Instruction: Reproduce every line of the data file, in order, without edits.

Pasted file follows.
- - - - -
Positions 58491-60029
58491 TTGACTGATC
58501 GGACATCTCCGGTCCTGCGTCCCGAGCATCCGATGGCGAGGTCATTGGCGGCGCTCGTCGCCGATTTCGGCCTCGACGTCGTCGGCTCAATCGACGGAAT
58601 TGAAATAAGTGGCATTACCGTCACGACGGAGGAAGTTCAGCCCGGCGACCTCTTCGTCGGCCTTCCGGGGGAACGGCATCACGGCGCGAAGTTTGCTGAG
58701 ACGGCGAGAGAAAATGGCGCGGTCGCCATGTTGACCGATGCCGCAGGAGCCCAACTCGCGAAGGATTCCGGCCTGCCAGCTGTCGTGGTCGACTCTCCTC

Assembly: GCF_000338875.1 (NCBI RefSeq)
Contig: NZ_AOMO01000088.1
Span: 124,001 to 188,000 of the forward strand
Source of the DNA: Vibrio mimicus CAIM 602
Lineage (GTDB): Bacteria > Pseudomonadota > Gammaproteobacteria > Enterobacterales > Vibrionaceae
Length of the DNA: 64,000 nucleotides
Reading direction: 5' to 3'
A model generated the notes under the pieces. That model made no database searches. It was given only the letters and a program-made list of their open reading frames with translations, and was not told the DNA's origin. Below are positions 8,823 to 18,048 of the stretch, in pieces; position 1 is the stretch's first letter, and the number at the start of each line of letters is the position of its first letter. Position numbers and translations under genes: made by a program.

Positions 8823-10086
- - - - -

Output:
Positions 58491-60029
58491 TTGACTGATC
58501 GGACATCTCCGGTCCTGCGTCCCGAGCATCCGATGGCGAGGTCATTGGCGGCGCTCGTCGCCGATTTCGGCCTCGACGTCGTCGGCTCAATCGACGGAAT
58601 TGAAATAAGTGGCATTACCGTCACGACGGAGGAAGTTCAGCCCGGCGACCTCTTCGTCGGCCTTCCGGGGGAACGGCATCACGGCGCGAAGTTTGCTGAG
58701 ACGGCGAGAGAAAATGGCGCGGTCGCCATGTTGACCGATGCCGCAGGAGCCCAACTCGCGAAGGATTCCGGCCTGCCAGCTGTCGTGGTCGACTCTCCTC

Assembly: GCF_000338875.1 (NCBI RefSeq)
Contig: NZ_AOMO01000088.1
Span: 124,001 to 188,000 of the forward strand
Source of the DNA: Vibrio mimicus CAIM 602
Lineage (GTDB): Bacteria > Pseudomonadota > Gammaproteobacteria > Enterobacterales > Vibrionaceae
Length of the DNA: 64,000 nucleotides
Reading direction: 5' to 3'
A model generated the notes under the pieces. That model made no database searches. It was given only the letters and a program-made list of their open reading frames with translations, and was not told the DNA's origin. Below are positions 8,823 to 18,048 of the stretch, in pieces; position 1 is the stretch's first letter, and the number at the start of each line of letters is the position of its first letter. Position numbers and translations under genes: made by a program.

Positions 8823-10086